NEW YORK (JTA) — Nineteen years ago, gymnast David Sender and his family attended the opening ceremonies of the Maccabiah Games in Israel, where the then-7-year-old told his mom, "Someday, you’re all coming back here to watch me back down here."
Sixteen years later, Sender was one of the U.S. contingent’s official flag bearers at that year’s Maccabiah Games in Israel. The gymnast went on to win five medals, including three gold ones.
Now, at age 26, Sender is set to compete at this weekend’s National Championships in St. Louis, the first competitive step in the process that will select the men’s U.S. Olympic gymnastics team.
The Maccabiah Games was supposed to have been Sender’s final international meet as an elite gymnast. But less than a year ago, he announced his return to training and competition with an eye on making the U.S. gymnastics team for the London Games.
A fluke training accident had kept him from vying for a spot on the 2008 squad in Beijing.
“Things felt a bit unfinished for me,” Sender said, explaining the reason for his return.
In 2008, Sender had just won the men’s gymnastics competition at the National Championships. He was practicing on the high bar during an Olympics Trials training session. He jumped up to still the apparatus, something male gymnasts do thousands of times without incident. When he jumped down, he rolled his ankle, forcing him to withdraw from the event.
His Olympic bid, however, was not necessarily doomed. After the Trials, nine gymnasts were named to the training squad and the Beijing lineup was chosen after a selection camp.
Sender petitioned for a spot on the training squad, hoping to be sufficiently healed by the time of the team’s selection. He was rejected. Another injured gymnast, Paul Hamm, the decorated World and Olympic champion, was named to the group and then to the team; Hamm eventually was forced to withdraw and replaced with an alternate.
Nearly four years later, Sender is asked if he understands why he — national champion at the time — was left off the training squad. He offered a lengthy pause before replying.
“The bottom line is no,” he said. “I don’t really understand it now more than I did then. I can kind of accept the decision that was made, but I still can’t quite make sense of it because I wasn’t in that meeting room.”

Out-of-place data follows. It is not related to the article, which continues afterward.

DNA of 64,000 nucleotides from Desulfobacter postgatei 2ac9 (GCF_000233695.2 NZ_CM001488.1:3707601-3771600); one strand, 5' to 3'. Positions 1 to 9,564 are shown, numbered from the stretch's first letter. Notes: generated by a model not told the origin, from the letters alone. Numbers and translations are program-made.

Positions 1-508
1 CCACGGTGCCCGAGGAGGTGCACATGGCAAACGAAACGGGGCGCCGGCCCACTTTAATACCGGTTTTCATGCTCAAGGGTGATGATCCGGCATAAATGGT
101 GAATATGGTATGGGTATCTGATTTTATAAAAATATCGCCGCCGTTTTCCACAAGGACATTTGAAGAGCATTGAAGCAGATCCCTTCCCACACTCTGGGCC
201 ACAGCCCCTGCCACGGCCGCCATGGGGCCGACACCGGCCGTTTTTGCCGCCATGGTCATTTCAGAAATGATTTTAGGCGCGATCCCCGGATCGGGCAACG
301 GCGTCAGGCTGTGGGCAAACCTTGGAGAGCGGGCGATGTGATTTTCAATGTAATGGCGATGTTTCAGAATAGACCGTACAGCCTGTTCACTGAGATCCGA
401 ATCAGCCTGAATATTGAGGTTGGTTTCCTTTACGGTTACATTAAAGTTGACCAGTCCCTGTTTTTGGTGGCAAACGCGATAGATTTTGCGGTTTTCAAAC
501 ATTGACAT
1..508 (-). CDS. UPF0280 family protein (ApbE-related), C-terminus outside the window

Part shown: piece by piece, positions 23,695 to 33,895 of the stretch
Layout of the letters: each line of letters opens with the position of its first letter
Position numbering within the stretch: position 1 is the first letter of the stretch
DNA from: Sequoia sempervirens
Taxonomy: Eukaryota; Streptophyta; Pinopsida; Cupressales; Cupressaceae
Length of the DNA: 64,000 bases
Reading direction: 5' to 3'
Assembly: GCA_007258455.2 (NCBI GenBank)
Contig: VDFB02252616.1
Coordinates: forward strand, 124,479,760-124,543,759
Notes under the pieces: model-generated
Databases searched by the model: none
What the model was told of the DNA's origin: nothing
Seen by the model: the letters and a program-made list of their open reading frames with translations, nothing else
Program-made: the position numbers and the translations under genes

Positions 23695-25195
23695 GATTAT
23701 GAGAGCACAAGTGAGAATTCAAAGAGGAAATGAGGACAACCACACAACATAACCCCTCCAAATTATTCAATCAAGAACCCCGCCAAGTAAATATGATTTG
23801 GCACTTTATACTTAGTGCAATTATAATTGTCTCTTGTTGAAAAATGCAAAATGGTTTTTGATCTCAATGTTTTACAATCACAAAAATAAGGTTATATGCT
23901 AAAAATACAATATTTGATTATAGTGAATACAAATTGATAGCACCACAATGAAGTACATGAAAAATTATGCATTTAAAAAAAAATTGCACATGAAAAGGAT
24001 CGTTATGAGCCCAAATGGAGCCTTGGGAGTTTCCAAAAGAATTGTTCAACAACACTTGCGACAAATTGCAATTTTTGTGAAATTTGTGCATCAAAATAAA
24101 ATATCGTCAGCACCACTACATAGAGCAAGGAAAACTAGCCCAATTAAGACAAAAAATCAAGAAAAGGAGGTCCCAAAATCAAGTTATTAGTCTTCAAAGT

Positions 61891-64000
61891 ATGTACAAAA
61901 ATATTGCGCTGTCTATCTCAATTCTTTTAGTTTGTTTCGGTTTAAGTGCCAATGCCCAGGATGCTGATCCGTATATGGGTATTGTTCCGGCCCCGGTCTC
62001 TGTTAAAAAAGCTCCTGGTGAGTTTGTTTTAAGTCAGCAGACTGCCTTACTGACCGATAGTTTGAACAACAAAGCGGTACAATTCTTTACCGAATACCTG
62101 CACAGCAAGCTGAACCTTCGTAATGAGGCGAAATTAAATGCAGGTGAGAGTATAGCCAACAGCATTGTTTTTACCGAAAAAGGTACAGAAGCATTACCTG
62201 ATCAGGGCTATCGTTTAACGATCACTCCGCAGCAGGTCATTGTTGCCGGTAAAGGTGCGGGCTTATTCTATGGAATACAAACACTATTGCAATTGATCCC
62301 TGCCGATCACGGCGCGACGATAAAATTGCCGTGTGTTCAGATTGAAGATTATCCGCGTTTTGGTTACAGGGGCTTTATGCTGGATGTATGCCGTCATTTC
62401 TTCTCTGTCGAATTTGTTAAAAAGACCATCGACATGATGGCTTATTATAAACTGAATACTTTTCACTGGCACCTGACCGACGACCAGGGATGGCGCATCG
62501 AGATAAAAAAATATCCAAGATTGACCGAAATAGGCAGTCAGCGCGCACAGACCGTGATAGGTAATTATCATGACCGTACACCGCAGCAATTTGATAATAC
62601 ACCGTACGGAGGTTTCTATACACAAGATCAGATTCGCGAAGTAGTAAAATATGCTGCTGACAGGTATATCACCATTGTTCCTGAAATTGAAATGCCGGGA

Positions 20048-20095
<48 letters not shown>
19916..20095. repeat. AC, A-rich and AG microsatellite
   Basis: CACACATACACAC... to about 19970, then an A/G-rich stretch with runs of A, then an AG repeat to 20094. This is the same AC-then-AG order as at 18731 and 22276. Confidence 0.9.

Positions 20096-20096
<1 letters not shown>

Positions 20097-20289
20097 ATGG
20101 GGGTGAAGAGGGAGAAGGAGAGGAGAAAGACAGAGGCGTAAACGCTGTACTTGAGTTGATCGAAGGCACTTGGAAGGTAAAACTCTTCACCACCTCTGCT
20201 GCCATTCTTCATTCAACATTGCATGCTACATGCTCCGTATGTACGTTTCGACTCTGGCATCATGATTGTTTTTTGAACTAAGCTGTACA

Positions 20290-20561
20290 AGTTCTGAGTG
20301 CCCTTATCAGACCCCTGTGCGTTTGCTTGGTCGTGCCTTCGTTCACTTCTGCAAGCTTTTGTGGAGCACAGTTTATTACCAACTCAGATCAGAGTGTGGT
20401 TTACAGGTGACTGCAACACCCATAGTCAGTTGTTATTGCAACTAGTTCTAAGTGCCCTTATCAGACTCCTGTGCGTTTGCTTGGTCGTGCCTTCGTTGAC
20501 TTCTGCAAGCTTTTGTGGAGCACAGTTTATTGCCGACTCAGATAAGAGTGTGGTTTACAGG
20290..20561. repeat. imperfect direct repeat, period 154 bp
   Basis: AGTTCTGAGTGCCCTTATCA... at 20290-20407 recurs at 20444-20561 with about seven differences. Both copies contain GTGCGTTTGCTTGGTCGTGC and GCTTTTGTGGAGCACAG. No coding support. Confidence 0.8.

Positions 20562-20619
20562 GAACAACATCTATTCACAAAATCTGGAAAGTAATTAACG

Sender retired from the sport after finishing his undergraduate studies and NCAA eligibility at Stanford University. He went on to veterinary school at the University of Illinois, which has a strong men’s college gymnastics program. In fact, the team just won the 2012 NCAA title and is coached by Justin Spring, a member of the 2008 U.S. Olympic bronze medal-winning men’s team.
Sender insisted that he would not return to gymnastics, Spring said, and was content to be the athlete representative on the men’s selection committee.
Still, Sender frequently worked out in the gym. He even practiced on the pommel horse, his worst event and the bane of most male gymnasts’ existence.
“Everything about this says that he was keeping in shape to make this unexpected comeback,” said Spring, who is now coaching Sender in his Olympic quest.
Spring and the rest of the Illinois team might have expected and welcomed Sender’s comeback announcement, but his parents were more wary. He told them about it over the telephone.
“[It was] one of these calls that a parent dreads. ‘Can you get dad on the phone? I want you both on the phone,’” recalled his mother, Bonnie, adding that her physician husband is sometimes summoned to the phone for less-than-positive reasons.
Sender acknowledged his family’s ambivalent support.
“My family was a little bit nervous about me coming back to the sport,” he said, referring to their concern for his physical and emotional well-being.
“All I can think of is I don’t want another injury,” his mother said.
This time, Sender is not a student-athlete; he has taken a year off from veterinary studies.
It was easier as an undergrad, he said, to miss classes for national team training camps and international competitions. In graduate school, he simply cannot miss a week of labs and patient hours to compete in gymnastics events nationally or abroad.
“If I was going to be going back to gymnastics, I wanted to put everything that I had into this year and give myself the best chance,” Sender said.
So far, Spring likes what he sees.
“[He’s] the easiest gymnast I have ever worked with,” he said. “I’m hardly his coach. I’m there to keep him balanced. He’s so internally motivated. I’m there to stop him from hurting himself.”
The effort is showing positive results so far. Sender had a strong showing at the Winter Cup, the midseason re-ranking of the men’s national team. Before the competition, most of the buzz was about Hamm’s comeback. But that soon shifted to Sender, who placed sixth in the all-around, second on the vault and third on the still rings.
Perhaps even more heartening for Sender than the official results was the warm reception he received from gymnastics fans.
“I think that at least some of the fans out there feel bad that things didn’t go very well for me in 2008 so they’re hoping I have a good comeback,” Sender said appreciatively.
Sender knows it will be even more difficult to make the 2012 team; the International Olympic Committee has reduced the number of athlete spots from six to five.
Back in 2008, Spring added, Sender was a solid all-around competitor, but he did not have a “wow” event. He does now with the return of the spectacular Yurchenko double pike vault he debuted in 2009 and upgrades he’s made to the parallel bars. Most significant are the improvements he’s made to pommel horse, the weakest event for the U.S. men’s team.
“He’s got a better shot this year,” Spring said.
Sender knows the competition will be intense, but is staying focused. As he said, “I want to finish with this sport with absolutely no regrets.”